Professors at Iowa State University (ISU), a public university in central Iowa, will not be allowed to teach certain “defined concepts” to students in required classes, even if the concept is germane to the course’s subject matter.
The policy was announced this summer in response to a new state law, HB802, which prohibits public schools from implementing mandatory “race and sex stereotyping” training that incorporates “defined concepts,” such as ideas that “the United States of America and the state of Iowa are fundamentally or systemically racist or sexist,” or “that an individual, by virtue or the individual or sex, bears responsibility for actions committed in the past by other members of the same race or sex.” More than a dozen other states including New Hampshire and Missouri have also passed bills that limit how public schools can talk about racism and sexism.
According to the university’s website, ISU believes the law applies not only to “mandatory trainings,” but to any academic course that a student is required to take to complete a major or minor where the student does has no “or very limited alternative courses from which to select that do not incorporate the specific defined concepts.”
Adam Steinbaugh, director of the Foundation of Individual Rights in Education’s Individual Rights Defense Program, told First Amendment Watch that ISU’s policy goes further than the lawmakers intended–the law was only meant to apply to mandatory training, not classroom activity.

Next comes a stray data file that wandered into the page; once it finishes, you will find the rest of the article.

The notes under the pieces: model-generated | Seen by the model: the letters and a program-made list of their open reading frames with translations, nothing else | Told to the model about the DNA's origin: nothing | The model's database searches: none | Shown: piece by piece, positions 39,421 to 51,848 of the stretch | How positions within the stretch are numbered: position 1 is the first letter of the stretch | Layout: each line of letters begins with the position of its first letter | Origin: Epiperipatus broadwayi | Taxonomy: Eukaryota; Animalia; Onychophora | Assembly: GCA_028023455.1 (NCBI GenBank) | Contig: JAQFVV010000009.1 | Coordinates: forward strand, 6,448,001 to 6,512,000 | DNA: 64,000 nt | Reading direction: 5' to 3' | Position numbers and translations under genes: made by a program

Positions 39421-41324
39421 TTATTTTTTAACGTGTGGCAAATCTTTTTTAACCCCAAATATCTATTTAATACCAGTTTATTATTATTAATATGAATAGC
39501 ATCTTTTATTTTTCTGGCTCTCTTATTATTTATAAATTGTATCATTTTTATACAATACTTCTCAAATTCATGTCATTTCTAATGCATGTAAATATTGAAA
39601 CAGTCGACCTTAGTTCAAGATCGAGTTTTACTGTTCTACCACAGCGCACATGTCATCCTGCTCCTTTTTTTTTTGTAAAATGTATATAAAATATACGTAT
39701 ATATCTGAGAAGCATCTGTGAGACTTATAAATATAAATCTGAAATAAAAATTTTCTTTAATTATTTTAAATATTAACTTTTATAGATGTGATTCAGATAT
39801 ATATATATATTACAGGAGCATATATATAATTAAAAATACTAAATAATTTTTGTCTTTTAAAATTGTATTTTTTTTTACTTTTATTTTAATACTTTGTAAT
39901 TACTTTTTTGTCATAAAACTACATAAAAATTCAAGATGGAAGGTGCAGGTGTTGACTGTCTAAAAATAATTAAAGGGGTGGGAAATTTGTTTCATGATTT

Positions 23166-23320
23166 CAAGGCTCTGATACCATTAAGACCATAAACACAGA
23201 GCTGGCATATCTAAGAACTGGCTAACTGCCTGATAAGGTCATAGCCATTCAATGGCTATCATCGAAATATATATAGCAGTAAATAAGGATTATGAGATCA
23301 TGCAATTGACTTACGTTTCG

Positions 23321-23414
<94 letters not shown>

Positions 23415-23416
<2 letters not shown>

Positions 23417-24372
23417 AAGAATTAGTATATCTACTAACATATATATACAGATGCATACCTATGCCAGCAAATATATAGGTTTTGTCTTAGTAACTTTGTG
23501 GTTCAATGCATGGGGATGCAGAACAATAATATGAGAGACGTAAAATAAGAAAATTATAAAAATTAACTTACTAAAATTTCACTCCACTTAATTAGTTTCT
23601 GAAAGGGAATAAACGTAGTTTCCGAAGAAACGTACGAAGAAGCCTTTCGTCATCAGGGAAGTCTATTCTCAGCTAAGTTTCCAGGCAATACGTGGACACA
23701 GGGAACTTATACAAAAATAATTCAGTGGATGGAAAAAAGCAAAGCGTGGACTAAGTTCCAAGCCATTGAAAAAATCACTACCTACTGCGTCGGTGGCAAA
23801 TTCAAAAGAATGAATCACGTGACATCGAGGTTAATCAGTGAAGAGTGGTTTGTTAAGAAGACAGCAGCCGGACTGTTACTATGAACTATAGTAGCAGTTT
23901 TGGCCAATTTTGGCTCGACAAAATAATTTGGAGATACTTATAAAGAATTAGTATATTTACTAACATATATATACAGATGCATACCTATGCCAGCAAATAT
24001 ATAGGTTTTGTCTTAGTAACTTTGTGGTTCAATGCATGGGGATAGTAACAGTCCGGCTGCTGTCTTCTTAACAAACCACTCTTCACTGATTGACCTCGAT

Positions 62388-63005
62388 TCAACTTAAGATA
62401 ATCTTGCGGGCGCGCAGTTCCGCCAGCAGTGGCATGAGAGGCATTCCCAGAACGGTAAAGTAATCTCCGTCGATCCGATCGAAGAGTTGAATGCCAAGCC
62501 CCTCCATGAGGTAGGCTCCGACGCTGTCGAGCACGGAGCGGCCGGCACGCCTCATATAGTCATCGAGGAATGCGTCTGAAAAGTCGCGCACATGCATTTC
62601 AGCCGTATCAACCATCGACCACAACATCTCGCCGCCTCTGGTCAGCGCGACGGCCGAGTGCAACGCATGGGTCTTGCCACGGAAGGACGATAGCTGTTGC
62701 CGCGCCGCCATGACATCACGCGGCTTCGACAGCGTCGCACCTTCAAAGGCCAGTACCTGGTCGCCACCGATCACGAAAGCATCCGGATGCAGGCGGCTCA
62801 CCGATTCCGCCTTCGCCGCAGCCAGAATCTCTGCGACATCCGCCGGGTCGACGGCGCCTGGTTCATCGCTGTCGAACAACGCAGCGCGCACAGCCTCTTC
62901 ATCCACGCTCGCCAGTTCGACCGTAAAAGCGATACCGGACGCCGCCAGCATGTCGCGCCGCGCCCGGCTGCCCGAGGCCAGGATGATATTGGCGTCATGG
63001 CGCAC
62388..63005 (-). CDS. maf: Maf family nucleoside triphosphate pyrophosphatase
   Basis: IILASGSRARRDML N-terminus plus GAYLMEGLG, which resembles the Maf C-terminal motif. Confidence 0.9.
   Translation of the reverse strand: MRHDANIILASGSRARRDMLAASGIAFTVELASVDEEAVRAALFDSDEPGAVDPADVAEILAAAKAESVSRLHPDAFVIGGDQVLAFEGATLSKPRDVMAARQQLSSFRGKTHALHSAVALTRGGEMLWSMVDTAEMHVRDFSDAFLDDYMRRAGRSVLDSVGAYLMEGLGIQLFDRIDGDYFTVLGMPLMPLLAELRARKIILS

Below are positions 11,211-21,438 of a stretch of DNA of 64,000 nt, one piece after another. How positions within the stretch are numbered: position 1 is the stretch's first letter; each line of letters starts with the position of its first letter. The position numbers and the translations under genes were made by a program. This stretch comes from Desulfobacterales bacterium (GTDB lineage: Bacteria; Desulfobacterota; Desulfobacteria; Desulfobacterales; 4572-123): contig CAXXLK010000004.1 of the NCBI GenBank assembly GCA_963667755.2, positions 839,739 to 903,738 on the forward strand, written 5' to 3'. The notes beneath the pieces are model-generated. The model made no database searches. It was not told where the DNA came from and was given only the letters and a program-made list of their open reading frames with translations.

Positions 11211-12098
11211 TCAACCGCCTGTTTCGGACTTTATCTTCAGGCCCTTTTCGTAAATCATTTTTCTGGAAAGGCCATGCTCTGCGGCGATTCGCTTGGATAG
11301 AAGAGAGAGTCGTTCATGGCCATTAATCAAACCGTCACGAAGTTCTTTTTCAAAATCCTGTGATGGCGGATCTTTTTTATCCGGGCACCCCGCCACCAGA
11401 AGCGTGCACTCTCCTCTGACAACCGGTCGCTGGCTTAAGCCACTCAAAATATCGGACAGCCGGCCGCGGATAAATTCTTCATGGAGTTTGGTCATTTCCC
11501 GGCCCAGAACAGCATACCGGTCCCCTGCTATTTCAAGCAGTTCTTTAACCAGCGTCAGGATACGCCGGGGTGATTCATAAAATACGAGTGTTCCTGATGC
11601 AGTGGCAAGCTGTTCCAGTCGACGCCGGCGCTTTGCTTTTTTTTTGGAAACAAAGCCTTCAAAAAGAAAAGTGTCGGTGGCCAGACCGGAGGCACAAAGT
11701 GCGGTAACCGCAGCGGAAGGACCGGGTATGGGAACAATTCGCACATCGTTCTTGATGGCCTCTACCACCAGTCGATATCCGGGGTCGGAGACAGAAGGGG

“The university is reading into the law an expansive interpretation of what it prohibits, as the doesn’t purport to reach classroom teaching, only training,” Steinbaugh said. He also said the school has gone back and forth about whether ISU professors will be allowed to teach the divisive concepts outlined in HB802 if they are germane to class discussion.
“ISU is telling the media—correctly—that the First Amendment protects the right to discuss material that is relevant to a particular class. So if a class on U.S. history discusses whether the Constitution’s three-fifths clause renders the United States ‘fundamentally or systemically racist,’ that discussion would be germane and protected by the First Amendment. But in their policy, ISU says that germane material may violate the law if the class is required so that discussion would be prohibited if the class were mandatory for any one student. That means ISU views its faculty members’ First Amendment rights as subordinate to state statute and university policy, which is not how the constitution works,” Steinbaugh said.
On July 27th, Steinbaugh sent a letter to ISU Provost Jonathan Wickert warning him that the ISU policy misinterprets the law and infringes on the academic freedom of professors.
In response to the letter, an ISU spokesperson told the press that they did not think the school’s policies violate the First Amendment, and that the school’s interpretation of the law is the correct one.